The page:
The Dolphin Striker
Set in a historic building at the corner of Ceres and Bow Streets, adjacent to the Portsmouth Harbor, The Dolphin Striker is a gem in Portsmouth’s dining scene. Their thoughtfully crafted menu drawn from cuisine worldwide and tailored to New England tastes looks to celebrate the region’s freshest bounty. With its curbside appeal and great location nestled amongst Portsmouth’s galleries and boutiques, The Dolphin Striker is a ‘must-see’ when in Portsmouth.
On a snowy April 4th, 1974, plans for the renovation of 15 Bow Street were laid down. Shortly thereafter, construction of the Dolphin Dolphin Striker and then-unnamed tavern began. During the excavation of the cellar, a spring-fed well was uncovered which local historians verified as the Spring Hill Well, circa 1761. This prompted the naming of the tavern and a search into the fascinating history of Ceres Street.
In 1630, the first settlers sailed up the Piscataqua and anchored in the cove where the tugboats are new berthed. They came ashore and climbed a small strawberry-covered hill to find springs of water, one of which now feeds the Spring Hill Tavern Well. This area, at the junction of Bow and Ceres Streets, soon became known as Sping Hill.
Here the first market was established, and in 1761 the tavern erected a building called The Market. The women from the Maine side of the River came in small canoes with farm produce to sell or barter. Their leader was Hannah Mariner, one of the Market’s most formidable characters.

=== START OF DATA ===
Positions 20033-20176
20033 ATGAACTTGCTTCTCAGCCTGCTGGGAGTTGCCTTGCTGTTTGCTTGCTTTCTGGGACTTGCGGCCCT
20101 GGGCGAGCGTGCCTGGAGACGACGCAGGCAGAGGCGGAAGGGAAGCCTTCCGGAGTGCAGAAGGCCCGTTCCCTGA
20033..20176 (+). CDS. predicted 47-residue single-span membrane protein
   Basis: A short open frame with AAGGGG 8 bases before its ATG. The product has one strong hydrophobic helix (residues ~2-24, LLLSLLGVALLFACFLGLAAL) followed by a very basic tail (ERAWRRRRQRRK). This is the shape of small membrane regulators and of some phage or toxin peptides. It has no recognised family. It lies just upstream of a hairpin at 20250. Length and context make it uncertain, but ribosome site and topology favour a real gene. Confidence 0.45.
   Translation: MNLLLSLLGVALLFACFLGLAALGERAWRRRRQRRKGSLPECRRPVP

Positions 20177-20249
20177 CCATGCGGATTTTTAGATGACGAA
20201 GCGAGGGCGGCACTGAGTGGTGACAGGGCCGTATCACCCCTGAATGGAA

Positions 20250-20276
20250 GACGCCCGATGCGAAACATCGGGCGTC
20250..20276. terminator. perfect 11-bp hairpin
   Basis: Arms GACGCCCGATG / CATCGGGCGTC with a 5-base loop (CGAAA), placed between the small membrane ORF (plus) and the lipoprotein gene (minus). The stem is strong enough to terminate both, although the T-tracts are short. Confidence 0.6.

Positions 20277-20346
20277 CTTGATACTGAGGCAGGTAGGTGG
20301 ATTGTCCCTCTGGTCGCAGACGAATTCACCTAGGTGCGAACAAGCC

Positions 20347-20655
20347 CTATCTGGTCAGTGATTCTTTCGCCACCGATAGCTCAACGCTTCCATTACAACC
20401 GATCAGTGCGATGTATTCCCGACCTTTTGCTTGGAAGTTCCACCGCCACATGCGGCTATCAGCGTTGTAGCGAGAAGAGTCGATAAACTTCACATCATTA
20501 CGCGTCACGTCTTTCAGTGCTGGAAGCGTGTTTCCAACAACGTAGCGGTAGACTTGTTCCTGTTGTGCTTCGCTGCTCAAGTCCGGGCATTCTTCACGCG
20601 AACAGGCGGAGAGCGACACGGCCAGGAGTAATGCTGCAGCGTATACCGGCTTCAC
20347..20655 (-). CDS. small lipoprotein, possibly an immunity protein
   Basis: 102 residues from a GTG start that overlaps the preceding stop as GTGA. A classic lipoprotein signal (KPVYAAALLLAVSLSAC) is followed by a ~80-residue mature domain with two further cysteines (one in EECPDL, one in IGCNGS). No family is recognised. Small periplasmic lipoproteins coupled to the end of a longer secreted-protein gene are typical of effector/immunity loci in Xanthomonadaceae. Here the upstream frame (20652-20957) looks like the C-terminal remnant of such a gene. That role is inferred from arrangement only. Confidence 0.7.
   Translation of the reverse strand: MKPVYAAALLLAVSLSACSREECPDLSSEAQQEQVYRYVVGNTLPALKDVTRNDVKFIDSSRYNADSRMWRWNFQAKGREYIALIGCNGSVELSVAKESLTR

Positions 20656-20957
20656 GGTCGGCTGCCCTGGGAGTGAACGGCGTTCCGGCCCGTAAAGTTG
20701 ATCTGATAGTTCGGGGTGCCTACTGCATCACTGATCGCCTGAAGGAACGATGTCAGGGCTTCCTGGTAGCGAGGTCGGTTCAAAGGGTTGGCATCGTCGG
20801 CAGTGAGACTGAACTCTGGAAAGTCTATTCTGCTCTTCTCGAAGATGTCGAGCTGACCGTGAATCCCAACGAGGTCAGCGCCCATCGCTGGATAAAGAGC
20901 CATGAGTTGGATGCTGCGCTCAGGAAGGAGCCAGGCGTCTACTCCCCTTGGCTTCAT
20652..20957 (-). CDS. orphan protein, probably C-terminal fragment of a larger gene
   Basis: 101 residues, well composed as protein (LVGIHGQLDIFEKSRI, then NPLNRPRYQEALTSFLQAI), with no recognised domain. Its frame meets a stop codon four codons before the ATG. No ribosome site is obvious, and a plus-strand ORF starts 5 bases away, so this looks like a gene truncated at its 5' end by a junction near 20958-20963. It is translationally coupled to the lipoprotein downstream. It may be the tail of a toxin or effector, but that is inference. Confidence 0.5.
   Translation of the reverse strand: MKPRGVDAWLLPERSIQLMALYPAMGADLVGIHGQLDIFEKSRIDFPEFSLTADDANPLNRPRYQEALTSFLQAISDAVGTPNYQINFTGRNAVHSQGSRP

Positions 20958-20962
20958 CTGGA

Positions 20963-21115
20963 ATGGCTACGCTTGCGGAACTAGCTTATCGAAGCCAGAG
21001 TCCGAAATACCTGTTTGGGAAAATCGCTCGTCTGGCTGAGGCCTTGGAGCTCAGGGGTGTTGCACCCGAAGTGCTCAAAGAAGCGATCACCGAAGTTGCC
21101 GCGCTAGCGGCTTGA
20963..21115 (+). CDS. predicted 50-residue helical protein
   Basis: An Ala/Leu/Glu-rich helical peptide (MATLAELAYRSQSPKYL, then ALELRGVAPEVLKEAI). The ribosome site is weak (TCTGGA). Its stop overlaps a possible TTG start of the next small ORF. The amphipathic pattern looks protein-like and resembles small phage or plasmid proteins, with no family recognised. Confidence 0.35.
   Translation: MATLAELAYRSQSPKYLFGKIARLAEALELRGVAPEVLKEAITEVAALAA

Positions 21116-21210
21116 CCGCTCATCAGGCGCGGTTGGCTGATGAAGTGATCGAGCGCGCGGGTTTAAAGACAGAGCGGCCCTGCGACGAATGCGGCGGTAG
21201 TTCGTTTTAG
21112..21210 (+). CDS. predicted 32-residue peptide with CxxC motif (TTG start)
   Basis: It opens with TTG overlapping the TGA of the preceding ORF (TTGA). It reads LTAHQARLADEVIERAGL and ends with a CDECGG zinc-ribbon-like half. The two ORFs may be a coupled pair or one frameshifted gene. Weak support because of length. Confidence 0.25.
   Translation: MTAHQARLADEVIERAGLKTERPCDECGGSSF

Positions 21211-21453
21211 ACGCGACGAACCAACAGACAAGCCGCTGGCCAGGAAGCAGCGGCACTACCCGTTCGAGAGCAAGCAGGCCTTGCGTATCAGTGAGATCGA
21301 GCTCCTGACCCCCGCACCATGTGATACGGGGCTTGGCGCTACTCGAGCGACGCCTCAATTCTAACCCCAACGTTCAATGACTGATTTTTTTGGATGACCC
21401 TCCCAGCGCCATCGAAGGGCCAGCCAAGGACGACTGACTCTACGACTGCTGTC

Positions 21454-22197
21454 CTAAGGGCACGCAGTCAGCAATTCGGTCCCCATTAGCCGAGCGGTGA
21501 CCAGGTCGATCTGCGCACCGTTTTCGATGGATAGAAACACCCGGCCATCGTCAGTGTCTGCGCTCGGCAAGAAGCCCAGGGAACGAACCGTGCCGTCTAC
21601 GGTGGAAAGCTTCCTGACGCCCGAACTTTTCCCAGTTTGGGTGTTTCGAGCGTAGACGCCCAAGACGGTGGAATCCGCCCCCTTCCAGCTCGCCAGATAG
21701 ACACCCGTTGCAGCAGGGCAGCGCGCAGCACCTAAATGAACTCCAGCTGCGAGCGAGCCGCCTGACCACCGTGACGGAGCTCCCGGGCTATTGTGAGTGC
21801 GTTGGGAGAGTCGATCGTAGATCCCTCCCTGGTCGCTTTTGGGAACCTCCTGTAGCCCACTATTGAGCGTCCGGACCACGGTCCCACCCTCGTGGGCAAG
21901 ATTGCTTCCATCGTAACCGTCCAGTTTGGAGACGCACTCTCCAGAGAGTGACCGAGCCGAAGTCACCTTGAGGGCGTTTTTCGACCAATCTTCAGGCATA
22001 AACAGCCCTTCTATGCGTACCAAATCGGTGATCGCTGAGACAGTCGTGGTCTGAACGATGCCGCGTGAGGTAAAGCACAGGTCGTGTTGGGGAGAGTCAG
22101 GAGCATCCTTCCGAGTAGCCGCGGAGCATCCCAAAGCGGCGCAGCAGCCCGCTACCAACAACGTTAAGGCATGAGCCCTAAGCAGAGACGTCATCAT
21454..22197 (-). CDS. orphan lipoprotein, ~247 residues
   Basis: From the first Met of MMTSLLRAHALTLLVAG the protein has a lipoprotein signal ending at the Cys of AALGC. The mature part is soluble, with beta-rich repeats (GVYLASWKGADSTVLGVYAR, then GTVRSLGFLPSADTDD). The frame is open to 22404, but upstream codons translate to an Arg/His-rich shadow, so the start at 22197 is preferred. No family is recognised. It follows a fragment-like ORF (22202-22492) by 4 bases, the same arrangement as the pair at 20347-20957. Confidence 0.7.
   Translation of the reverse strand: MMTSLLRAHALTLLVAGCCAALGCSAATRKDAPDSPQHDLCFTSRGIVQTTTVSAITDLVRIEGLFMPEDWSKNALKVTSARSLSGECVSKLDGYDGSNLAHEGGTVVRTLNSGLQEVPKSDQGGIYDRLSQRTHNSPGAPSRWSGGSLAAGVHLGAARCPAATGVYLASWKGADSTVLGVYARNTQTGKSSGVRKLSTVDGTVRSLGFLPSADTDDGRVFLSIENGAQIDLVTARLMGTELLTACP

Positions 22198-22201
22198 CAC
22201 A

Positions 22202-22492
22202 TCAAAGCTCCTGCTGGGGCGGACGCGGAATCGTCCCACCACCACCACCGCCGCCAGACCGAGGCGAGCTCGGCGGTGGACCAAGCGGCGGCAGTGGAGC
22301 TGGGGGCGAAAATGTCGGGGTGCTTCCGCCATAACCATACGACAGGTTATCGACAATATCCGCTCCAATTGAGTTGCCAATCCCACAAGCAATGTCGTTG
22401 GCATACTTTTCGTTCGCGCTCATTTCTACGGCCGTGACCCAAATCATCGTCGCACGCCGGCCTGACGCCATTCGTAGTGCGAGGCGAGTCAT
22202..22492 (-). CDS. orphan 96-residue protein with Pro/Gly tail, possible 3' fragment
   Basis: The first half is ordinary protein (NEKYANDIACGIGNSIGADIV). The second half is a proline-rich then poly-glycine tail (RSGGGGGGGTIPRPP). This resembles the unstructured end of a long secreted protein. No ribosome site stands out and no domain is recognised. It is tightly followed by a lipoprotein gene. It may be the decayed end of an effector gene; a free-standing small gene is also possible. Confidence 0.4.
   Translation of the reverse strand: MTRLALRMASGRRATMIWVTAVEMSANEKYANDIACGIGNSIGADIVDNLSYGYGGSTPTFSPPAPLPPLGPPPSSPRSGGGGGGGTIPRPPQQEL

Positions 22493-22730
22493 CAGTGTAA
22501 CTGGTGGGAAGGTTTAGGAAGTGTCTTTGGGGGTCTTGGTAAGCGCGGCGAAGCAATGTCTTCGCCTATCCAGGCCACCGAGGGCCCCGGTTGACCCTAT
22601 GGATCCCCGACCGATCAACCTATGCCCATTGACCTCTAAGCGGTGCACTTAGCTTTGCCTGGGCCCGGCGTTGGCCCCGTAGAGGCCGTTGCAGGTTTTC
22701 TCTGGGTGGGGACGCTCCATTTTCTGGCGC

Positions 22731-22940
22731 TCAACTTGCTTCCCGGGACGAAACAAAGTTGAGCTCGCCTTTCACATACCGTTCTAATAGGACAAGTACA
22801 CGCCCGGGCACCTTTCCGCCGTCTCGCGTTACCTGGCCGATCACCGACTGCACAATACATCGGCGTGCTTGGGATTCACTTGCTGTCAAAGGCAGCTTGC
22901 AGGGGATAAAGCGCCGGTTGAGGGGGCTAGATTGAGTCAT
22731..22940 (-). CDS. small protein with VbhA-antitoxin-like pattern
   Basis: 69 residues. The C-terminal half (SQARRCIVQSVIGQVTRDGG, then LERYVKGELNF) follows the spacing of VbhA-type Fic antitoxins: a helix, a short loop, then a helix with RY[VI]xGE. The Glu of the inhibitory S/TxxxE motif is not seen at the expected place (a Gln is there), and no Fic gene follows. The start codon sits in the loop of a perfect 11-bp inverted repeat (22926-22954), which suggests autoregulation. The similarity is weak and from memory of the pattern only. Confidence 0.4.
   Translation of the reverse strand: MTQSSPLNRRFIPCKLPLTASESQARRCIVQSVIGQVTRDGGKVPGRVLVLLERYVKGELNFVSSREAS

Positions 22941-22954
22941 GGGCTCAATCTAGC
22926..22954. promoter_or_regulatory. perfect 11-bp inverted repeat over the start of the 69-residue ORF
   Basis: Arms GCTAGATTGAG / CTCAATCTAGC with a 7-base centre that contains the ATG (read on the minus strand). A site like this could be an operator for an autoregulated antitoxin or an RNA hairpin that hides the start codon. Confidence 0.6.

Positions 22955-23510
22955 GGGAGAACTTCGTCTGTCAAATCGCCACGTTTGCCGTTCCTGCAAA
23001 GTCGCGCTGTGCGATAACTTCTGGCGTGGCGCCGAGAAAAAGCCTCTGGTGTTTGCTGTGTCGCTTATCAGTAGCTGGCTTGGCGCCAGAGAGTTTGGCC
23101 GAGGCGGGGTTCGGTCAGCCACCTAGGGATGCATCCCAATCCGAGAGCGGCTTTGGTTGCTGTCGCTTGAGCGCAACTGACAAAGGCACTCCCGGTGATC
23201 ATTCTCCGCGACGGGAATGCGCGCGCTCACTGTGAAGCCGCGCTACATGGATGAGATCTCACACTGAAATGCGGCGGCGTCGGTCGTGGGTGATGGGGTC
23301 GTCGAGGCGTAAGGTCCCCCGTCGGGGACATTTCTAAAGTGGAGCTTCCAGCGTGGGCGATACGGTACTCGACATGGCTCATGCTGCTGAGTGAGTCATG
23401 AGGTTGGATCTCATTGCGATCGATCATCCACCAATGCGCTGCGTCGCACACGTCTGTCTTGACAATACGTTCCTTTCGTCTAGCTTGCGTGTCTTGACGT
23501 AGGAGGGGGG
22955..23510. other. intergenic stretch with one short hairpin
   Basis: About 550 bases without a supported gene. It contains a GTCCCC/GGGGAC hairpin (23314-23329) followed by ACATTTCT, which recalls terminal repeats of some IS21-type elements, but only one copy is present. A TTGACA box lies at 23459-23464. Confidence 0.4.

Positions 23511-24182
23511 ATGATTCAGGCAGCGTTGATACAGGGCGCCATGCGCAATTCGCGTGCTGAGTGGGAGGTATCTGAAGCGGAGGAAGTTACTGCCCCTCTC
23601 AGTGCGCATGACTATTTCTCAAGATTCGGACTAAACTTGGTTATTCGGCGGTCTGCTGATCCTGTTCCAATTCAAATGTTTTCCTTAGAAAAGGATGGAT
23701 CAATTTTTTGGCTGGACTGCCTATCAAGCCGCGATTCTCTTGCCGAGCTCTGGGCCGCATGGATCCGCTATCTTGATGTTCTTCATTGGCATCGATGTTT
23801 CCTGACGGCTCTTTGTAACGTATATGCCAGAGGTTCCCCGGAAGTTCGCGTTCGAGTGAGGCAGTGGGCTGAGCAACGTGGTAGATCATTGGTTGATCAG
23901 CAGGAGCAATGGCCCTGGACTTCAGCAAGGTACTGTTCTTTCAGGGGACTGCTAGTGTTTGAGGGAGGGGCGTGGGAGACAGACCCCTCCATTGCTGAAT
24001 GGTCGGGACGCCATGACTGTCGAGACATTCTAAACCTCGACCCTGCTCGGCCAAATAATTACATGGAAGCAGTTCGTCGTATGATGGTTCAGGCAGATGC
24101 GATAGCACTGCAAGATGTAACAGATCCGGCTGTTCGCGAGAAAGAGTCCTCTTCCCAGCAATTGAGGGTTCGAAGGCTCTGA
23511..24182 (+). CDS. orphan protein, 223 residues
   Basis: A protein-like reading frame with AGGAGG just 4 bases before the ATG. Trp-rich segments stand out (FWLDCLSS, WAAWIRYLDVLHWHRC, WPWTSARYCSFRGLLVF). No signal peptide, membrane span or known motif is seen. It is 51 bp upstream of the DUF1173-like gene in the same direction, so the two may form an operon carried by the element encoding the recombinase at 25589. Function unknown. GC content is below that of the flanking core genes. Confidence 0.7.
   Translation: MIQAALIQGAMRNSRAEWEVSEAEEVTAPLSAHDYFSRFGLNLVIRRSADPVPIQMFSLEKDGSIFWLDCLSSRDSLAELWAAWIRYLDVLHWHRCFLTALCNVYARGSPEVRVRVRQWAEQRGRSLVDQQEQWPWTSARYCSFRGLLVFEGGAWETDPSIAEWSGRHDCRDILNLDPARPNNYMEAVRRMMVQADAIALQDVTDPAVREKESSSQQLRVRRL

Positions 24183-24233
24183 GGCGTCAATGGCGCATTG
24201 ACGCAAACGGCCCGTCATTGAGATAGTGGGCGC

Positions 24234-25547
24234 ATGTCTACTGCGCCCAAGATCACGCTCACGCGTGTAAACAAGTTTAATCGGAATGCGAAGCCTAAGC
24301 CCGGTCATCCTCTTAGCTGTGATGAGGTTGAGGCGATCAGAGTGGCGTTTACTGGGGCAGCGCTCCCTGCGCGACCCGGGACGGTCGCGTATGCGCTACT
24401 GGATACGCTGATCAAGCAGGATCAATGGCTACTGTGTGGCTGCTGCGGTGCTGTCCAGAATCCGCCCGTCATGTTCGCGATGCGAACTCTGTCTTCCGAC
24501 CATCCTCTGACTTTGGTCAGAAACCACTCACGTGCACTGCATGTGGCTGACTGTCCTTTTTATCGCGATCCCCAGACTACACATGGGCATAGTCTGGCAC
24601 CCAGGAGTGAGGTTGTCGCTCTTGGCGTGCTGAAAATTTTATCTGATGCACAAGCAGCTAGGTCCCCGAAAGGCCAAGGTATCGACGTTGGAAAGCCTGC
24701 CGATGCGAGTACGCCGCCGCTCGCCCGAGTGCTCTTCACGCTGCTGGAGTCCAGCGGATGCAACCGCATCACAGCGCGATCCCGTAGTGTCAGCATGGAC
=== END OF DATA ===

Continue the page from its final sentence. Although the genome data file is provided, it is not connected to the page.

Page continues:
In 1802, on the day after Christmas, much of the town ( including the Market Area) went up in flames. After the fire, the present row of brick structures, known then as Merchant’s Row, was built. Sailing Ships crowded alongside the busy docks unloading their cargoes into the cellars and sub-cellars of these buildings. These ships would depart with their deck casks filled with the water of the Spring Hill well.
During the 1800’s, many businesses occupied One Merchant’s Row. One of the most colourful, a “Fancy House” on the top Floor, flourished with the advent of the Kittery Ferry Service in 1895. Passengers and Sailors debarked to see its pretty girls waving from the top story windows.
At the turn of the century, Portsmouth became known as the Wine and Beer Market of the New World. When Frank Jones and other local brewers were at their peak, shiploads of Canadian grain were stored in the buildings of Merchant’s Row. Thus, it is generally agreed that Ceres Street takes its name from the Roman Goddess of the Harvest.
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